Managing executive skill weaknesses can be done by intervening at the environmental level or intervening at the level of the child. Strategies for modifying the environment should include 1. changing the physical or social environment, 2. modifying the tasks we expect the student to perform, and 3. changing the ways adults interact with the student. Strategies for intervening at the level of the child, or helping students figure out how to grow their own executive skills should include 1. the creation of a common vocabulary and a set of clear definitions, 2. helping kids see how people rely on these skills in everyday life, 3. teaching kids to assess their own skill strengths and weaknesses, and 4. helping kids generate strategies they can use to raise efficacy of their executive skills in situations that are important to them.

The complexities that come with issues relative to Executive Functioning are certainly vast and admittedly a bit daunting, so here is a more light-hearted video on the topic:

Wednesday, November 9, 2016

Genderbread Person

by Anne Lodge

On October 28, 2016, I had the opportunity to attend a conference on Understanding Gender Identity: Working with Transgender/Trans* & Non-Binary Youth. The speaker, Sidney M. Trantham, Ph.D., was excellent. Dr. Thantham maintains a private counseling practice and is an Associate Professor of Counseling and Psychology at Lesley University. He provided an overview of transgender identities including trans*, gender non-conforming, gender queer and gender fluid identities. Trans* is an umbrella term that encompasses a wide range and variation of gender identity, gender expression and those with fluid gender boundaries.

Gender identity is how a person thinks about themselves. It is not binary, but exists along a continuum, much like gender expression, biological sex, and sexual and romantic attraction. One particular graphic that Dr. Thantham shared of the Genderbread Person is helpful in depicting the wide range of ways that a person may self-identify. There is a lot to consider and this graphic provides a good jumping off point for better understanding gender. For even more information, I would recommend exploring as a good starting point.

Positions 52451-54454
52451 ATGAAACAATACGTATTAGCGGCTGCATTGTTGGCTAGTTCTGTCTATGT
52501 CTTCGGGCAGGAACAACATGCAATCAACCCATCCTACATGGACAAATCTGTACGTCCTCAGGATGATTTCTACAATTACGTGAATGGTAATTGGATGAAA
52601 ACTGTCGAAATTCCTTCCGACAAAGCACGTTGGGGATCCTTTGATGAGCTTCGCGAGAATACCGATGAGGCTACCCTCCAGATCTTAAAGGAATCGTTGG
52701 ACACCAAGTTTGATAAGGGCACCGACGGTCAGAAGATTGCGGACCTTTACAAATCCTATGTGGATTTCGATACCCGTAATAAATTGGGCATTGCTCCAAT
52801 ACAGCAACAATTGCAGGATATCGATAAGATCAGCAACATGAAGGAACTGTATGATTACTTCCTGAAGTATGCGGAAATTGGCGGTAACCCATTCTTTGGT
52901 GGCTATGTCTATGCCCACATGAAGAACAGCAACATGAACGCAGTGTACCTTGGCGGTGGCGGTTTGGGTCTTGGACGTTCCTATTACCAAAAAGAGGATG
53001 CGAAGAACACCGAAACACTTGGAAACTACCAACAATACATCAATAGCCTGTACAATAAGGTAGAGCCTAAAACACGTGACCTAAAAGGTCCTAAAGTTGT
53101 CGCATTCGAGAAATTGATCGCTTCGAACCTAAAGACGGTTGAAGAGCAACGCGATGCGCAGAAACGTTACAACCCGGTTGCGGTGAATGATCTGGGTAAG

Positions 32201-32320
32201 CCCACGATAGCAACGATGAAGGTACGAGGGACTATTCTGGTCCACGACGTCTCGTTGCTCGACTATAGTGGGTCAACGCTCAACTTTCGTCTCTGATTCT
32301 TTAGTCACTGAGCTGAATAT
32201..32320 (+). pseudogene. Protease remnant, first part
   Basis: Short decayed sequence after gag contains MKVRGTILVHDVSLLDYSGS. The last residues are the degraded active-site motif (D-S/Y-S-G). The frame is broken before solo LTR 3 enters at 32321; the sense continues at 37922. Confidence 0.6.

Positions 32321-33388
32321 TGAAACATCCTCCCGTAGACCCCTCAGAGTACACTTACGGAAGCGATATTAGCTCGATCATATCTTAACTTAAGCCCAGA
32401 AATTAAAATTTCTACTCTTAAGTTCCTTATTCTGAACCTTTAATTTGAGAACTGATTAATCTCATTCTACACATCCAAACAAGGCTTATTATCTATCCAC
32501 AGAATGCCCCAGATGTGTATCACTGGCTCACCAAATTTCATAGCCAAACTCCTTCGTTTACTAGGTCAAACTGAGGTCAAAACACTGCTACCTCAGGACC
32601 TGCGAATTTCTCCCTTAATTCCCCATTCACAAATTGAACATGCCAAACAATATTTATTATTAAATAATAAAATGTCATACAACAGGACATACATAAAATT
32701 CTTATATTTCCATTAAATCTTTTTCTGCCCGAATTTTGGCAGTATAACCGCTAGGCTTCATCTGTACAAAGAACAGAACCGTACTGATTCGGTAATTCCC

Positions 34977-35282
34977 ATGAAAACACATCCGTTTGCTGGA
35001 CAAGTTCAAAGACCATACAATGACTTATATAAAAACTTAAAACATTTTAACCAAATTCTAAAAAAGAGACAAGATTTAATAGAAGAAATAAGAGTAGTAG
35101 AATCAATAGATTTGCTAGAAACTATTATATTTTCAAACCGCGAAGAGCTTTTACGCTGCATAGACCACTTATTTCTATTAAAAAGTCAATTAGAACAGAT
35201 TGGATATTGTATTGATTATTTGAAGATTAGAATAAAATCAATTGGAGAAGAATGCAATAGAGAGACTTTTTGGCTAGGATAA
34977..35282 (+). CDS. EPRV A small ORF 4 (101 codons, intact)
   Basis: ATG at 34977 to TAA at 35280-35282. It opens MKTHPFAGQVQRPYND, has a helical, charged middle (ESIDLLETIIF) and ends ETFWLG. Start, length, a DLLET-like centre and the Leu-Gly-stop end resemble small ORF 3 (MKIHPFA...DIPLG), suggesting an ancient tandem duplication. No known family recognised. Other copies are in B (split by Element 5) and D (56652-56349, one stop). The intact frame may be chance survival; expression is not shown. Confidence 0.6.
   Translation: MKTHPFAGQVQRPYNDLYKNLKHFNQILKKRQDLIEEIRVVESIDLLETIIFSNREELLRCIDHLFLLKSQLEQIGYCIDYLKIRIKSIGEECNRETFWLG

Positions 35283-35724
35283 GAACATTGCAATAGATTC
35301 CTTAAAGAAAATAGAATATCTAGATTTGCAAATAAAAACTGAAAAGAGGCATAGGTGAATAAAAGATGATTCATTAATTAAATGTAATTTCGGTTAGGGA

Monday, November 7, 2016

Thoughts on a decade of SAT/ACT test day administrations

by Erik Ormberg

During an SAT administration there is a large number of moving parts that fly around in a flurry during the week prior and all morning during the test.  There is a madness and a method.  As the test coordinator for the past decade or so, I have witnessed some interesting trends and events.  
In the week leading up to the test, proctors are hired to work the 7:30AM--12:30PM shift.  One challenge about working in the SAT supervisor’s role is hiring a staff member to proctor the extended time room.  Students who receive accommodations through a 504 plan or IEP are allowed to apply for accommodations on the SAT or ACT.  If granted these accommodations the student must stay in the extended time room for the entirety of the test.  With the new parameters in place the extended time room students will start at 8AM and be dismissed around 3:15PM.  A majority of the students who take the SAT will finish around 12:30 or 1pm.
After identifying a solid group of about 15 detail-oriented, dependable proctors I have a pre-test meeting the morning of the sitting.  I talk to them about how nervous kids are in taking the test.  We talk about test security and checking IDs and random seating.  Proctors are told that if a phone goes off in the room the student has to be dismissed even if it’s a kid they know.  Collegeboard and ACT have specific expectations for proctors and we are obligated to follow their protocols.  During the 2015-2016 school year we were audited by Collegeboard.  They arrived at MHS, unannounced, asked us 40 security questions, took pictures of the test books and location of the tests.  
After the debrief proctors grab their exam books and answer sheets and set up their rooms for the test.
The true madness of the day is from 7:45AM--8:15AM.  Students who arrive late scurry off to the testing room, some are dismissed if they arrive after testing begins, others make it in the nick of time.  
The day concludes with a giant math test.  Making sure we have all answer sheets and booklets accounted for.  Checking and double checking head-counts, verifying what form to fill out if a kid leaves due to illness.  Packaging the test materials and filling out forms to send back to the test centers.  
One of my primary goals as test coordinator is to make sure all kids are in the appropriate rooms.  We have had issues with twins, parents registering themselves for the test instead of the student, students who do not have IDs or have a registration ticket for MEDWAY and drove to MEDFIELD instead.  We have had kids show up for an October test with their ticket for November.  The proctors do a great job with in-the-moment conflict resolution.  If the conflict is bigger than the moment they will send the student to me.
Every high school is an active place.  On test day there might also be a volleyball tournament going on along with Saturday school.  There have been times when they are using saws to cut wood for the set designs for the school play and the noise echoes down the hallway.
Every SAT sitting is a challenge of logistics.  Here are some trends I see: